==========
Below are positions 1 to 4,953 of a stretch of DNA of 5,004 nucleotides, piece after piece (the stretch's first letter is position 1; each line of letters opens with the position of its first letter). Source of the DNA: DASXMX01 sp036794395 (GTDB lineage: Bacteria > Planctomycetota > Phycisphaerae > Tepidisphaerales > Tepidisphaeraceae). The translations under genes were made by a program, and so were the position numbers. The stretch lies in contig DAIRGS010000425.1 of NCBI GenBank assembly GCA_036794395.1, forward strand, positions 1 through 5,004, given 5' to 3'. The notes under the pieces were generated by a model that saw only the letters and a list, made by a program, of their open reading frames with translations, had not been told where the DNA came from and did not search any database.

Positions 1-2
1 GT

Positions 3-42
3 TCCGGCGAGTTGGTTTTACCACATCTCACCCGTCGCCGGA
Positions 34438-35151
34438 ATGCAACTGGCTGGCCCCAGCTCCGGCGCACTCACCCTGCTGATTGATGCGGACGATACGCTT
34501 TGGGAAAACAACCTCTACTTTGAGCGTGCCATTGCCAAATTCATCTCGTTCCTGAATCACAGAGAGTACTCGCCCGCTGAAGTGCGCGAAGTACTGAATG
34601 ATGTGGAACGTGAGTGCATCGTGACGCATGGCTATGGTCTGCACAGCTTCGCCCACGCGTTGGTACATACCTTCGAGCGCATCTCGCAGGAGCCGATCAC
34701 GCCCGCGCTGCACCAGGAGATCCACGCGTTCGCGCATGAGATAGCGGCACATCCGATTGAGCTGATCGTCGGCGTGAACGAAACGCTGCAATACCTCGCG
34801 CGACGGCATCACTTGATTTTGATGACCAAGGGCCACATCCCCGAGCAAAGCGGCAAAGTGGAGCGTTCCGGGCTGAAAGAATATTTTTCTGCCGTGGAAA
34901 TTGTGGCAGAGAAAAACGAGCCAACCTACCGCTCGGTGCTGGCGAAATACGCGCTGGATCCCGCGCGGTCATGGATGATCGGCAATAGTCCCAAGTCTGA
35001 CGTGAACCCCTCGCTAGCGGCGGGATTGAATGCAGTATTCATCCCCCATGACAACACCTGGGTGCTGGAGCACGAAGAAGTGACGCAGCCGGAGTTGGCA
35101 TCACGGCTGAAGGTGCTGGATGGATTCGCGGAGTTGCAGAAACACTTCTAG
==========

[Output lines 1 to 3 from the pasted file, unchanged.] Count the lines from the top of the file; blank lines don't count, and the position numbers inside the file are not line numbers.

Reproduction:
Below are positions 1 to 4,953 of a stretch of DNA of 5,004 nucleotides, piece after piece (the stretch's first letter is position 1; each line of letters opens with the position of its first letter). Source of the DNA: DASXMX01 sp036794395 (GTDB lineage: Bacteria > Planctomycetota > Phycisphaerae > Tepidisphaerales > Tepidisphaeraceae). The translations under genes were made by a program, and so were the position numbers. The stretch lies in contig DAIRGS010000425.1 of NCBI GenBank assembly GCA_036794395.1, forward strand, positions 1 through 5,004, given 5' to 3'. The notes under the pieces were generated by a model that saw only the letters and a list, made by a program, of their open reading frames with translations, had not been told where the DNA came from and did not search any database.

Positions 1-2
1 GT